As winter approaches on Mars, NASA's Opportunity rover continues to inch deeper into the stadium-sized crater dubbed "Endurance." On the other side of the planet, the Spirit rover found an intriguing patch of rock outcrop while preparing to climb up the "Columbia Hills" backward. This unusual approach to driving is part of a creative plan to accommodate Spirit's aging front wheel.
Spirit, with an odometer reading of over 3.5 kilometers (2.2 miles), has already traveled six times its designed capacity. Its right front wheel has been experiencing increased internal resistance, and recent efforts to mitigate the problem by redistributing the wheel's lubricant through rest and heating have been only partially successful.
To cope with the condition, rover planners have devised a roundabout strategy. They will drive the rover backward on five wheels, rotating the sixth wheel only sparingly to ensure its availability for demanding terrain. "Driving may take us a little bit longer because it is like dragging an anchor," said Joe Melko, a rover engineer at NASA's Jet Propulsion Laboratory (JPL), Pasadena, Calif. "However, this approach will allow us to continue doing science much longer than we ever thought possible," he said.
On Thursday, July 15, Spirit successfully drove 8 meters (26 feet) north along the base of the Columbia Hills backward, dragging its faulty wheel. The wheel was activated about 10 percent of the time to surmount obstacles and to pull the rover out of trenches dug by the immobile wheel.
Along the way, Spirit drove over what scientists have been hoping to find in the hills -- a slab of rock outcrop that may represent some of the oldest rocks observed in the mission so far. Spirit will continue to drive north, where it likely will encounter more outcrop. Ultimately, the rover will drive east and hike up the hills backward using all six wheels.
"A few months ago, we weren't sure if we'd make it to the hills, and now here we are preparing to drive up into them," said Dr. Matt Golombek, a rover science-team member from JPL. "It's very exciting," he added.
For the past month, the Spirit rover has been parked near several hematite-containing rocks, including "Pot of Gold," conducting science studies and undergoing a long-distance "tuneup" for its right front wheel.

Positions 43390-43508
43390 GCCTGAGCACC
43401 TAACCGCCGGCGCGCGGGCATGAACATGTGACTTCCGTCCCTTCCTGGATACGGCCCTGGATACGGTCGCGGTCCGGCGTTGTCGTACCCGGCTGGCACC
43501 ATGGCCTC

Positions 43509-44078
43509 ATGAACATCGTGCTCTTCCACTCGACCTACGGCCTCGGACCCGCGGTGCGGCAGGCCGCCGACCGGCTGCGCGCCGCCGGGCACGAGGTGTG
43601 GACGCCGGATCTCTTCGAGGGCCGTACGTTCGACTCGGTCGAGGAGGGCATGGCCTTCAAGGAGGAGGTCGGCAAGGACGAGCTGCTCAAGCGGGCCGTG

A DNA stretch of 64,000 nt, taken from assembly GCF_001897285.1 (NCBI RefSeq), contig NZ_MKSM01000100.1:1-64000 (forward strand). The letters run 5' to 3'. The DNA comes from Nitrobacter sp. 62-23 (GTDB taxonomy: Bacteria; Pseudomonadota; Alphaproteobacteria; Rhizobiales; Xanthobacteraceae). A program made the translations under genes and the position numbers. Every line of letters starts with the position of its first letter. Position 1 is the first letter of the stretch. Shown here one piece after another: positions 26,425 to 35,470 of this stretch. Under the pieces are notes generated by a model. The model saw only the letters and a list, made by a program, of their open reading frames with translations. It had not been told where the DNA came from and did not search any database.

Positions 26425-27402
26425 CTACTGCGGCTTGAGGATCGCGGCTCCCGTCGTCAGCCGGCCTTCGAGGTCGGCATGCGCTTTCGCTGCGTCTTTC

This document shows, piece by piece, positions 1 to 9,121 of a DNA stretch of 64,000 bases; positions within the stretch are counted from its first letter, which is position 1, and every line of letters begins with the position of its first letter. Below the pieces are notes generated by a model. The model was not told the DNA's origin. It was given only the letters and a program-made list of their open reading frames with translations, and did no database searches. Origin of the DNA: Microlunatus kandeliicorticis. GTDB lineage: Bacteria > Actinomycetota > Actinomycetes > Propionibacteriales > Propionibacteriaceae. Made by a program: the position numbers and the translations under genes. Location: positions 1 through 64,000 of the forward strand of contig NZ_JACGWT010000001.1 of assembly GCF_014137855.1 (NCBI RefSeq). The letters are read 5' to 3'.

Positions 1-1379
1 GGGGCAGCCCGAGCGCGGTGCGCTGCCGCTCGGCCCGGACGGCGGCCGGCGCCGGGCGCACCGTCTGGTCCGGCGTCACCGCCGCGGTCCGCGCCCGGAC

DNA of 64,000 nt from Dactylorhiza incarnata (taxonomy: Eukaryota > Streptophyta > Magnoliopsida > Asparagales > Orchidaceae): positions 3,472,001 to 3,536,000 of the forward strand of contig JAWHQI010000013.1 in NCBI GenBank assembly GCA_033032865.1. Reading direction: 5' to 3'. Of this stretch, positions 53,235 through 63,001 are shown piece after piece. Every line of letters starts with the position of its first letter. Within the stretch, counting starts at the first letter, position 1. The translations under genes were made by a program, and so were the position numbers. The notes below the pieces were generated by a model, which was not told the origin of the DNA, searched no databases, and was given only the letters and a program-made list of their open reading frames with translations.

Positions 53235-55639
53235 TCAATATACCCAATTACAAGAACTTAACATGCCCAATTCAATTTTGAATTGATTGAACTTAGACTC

Driving with the wheel disabled means that corrections might have to be made to the rover's steering if it veers off its planned path. This limits Spirit's accuracy, but rover planners working at JPL's rover test bed have come up with some creative commands that allow the rover to auto-correct itself to a limited degree.
As Spirit prepares to climb upward, Opportunity is rolling downward. Probing increasingly deep layers of bedrock lining the walls of Endurance Crater at Meridiani Planum, the rover has observed a puzzling increase in the amount of chlorine. Data from Opportunity's alpha particle X-ray spectrometer show that chlorine is the only element that dramatically rises with deepening layers, leaving scientists to wonder how it got there. "We do not know yet which element is bound to the chlorine," said Dr. Jutta Zipfel, a rover science-team member from the Max Planck Institute for Chemistry, Mainz, Germany.
Opportunity will roll down even farther into the crater in the next few days to see if this trend continues. It also will investigate a row of sharp, teeth-like features dubbed "razorback," which may have formed when fluid flowed through cracks, depositing hard minerals. Scientists hope the new data will help put together the pieces of Meridiani's mysterious and watery past. "Razorback may tell us more about the history of water at Endurance Crater," said Dr. Jack Farmer, a rover science-team member from Arizona State University, Phoenix.
Rover planners are also preparing for the coming Martian winter, which peaks in mid-September. Dwindling daily sunshine means the rovers will have less solar power and take longer to recharge. Periods of rest and "deep sleep" will allow the rovers to keep working through the winter at lower activity levels. Orienting the rovers' solar panels toward the north will also elevate power supplies. "The rovers might work a little bit every day, or a little bit more every other day. We will see how things go and remain flexible," said Jim Erickson, project manager for the Mars Exploration Rover mission at JPL.
JPL, a division of the California Institute of Technology in Pasadena, manages the Mars Exploration Rover project for NASA's Office of Space Science, Washington.
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